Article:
A Victoria woman who fought to remove the publication ban on her name so she could tell the story of her sexual assault has been successful in Ottawa in lobbying for a change to the Canadian Criminal Code.
“This is a huge victory for women. This law has been around since 1988. So this is 35 years of publication bans where most, if not all, victims were never informed before a ban went on their names,” said Kelly Favro who campaigned with My Voice, My Choice.
Favro first told CHEK News her story in June of 2021, recounting the details of her violent sexual assault, but also the re-traumatization she faced while going through the court process.
Four years after her perpetrator was convicted, she found out she had a publication ban on her name, preventing her from identifying herself publicly without potentially facing jail time and big fines.
Favro says it was put in place without her knowledge or consent.
“No one told me what it meant, I didn’t know what that entailed,” said Favro in 2021.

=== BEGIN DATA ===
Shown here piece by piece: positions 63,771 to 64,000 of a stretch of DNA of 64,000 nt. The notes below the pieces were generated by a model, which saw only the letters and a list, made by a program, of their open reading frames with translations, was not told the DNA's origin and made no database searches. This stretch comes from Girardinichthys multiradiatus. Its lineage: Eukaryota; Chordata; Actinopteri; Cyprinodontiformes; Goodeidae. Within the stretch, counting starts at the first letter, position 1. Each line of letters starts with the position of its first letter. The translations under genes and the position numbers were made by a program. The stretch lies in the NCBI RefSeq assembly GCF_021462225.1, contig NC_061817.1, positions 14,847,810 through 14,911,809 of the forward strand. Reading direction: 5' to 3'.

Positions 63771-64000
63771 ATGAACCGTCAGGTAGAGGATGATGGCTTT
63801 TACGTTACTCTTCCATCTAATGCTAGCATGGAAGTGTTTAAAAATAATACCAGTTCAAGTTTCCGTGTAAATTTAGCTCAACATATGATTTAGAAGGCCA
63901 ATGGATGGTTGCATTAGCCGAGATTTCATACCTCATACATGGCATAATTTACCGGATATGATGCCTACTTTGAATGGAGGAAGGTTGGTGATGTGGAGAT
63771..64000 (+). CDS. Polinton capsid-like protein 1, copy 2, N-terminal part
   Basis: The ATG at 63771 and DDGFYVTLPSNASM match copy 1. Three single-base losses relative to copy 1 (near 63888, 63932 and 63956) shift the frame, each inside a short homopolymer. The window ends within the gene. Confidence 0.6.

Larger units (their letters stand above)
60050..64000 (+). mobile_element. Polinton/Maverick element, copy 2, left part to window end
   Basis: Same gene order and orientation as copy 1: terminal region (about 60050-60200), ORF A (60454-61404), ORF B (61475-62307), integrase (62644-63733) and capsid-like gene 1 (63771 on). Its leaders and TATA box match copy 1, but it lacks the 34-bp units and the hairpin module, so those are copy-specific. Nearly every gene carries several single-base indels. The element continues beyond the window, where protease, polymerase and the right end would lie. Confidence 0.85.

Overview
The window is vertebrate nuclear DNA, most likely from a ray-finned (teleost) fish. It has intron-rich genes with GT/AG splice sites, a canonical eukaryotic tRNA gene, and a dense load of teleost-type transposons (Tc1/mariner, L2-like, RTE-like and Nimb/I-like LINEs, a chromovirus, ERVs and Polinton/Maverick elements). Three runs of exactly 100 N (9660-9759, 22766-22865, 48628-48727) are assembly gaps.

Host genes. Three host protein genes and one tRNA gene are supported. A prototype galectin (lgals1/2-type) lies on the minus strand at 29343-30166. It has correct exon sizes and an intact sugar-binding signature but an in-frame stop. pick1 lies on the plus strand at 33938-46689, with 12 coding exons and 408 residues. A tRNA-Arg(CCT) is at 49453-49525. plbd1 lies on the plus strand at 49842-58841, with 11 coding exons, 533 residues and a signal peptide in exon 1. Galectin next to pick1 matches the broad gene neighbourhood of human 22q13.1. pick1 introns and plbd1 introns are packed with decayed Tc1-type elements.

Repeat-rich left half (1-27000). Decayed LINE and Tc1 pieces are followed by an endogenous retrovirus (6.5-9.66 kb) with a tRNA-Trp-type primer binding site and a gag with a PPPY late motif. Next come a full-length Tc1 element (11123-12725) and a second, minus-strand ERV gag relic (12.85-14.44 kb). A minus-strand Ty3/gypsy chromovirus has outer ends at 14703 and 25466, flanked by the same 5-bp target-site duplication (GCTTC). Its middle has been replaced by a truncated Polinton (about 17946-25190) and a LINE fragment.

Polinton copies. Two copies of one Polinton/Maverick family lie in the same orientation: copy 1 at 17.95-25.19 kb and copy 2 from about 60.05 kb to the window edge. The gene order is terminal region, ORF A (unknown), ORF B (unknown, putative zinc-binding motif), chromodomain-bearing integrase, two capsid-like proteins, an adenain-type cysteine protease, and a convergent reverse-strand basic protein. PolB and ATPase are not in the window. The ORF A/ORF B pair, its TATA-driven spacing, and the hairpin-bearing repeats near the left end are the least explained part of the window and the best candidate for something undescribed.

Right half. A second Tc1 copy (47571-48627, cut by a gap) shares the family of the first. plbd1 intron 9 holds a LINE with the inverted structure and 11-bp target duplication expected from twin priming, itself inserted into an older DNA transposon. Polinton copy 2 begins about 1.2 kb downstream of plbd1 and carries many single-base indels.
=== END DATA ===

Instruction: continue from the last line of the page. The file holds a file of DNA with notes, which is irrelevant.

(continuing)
It took her seven months to remove that ban. A lengthy, complicated process that she says court administrative staff and even lawyers didn’t know how to do.
In the Senate Thursday, Bill S12, which makes changes to the Criminal Code with regards to publication bans among other items, was officially adopted before being given royal assent.
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Earlier today, Her Excellency the @GGCanada has granted Royal Assent to Bill #S12, as amended, which will take effect once the @HoCChamber has been advised: https://t.co/tUPYLJUYrp#SenCA #CdnPoli pic.twitter.com/wepObXDHsX
— Senate of Canada (@SenateCA) October 26, 2023
The bill simplifies and streamlines the process of modifying or removing a publication ban.
“This bill is critical in terms of empowering victims, victims of sexual assault and violence who have gone through the court process and have been subject to publication bans,” said Federal Minister of Justice Arif Virani in a video shared on social media.
Favro says the changes will create a safer system, but that there’s still more work to do.
“Not everybody enjoys the protection from a publication ban. We deserve the right to our story and we deserve to be asked if we want a publication ban right from the get-go,” said Favro.
She hopes Crown lawyers take the cue even if the Criminal Code doesn’t require it to get consent from their clients from the outset.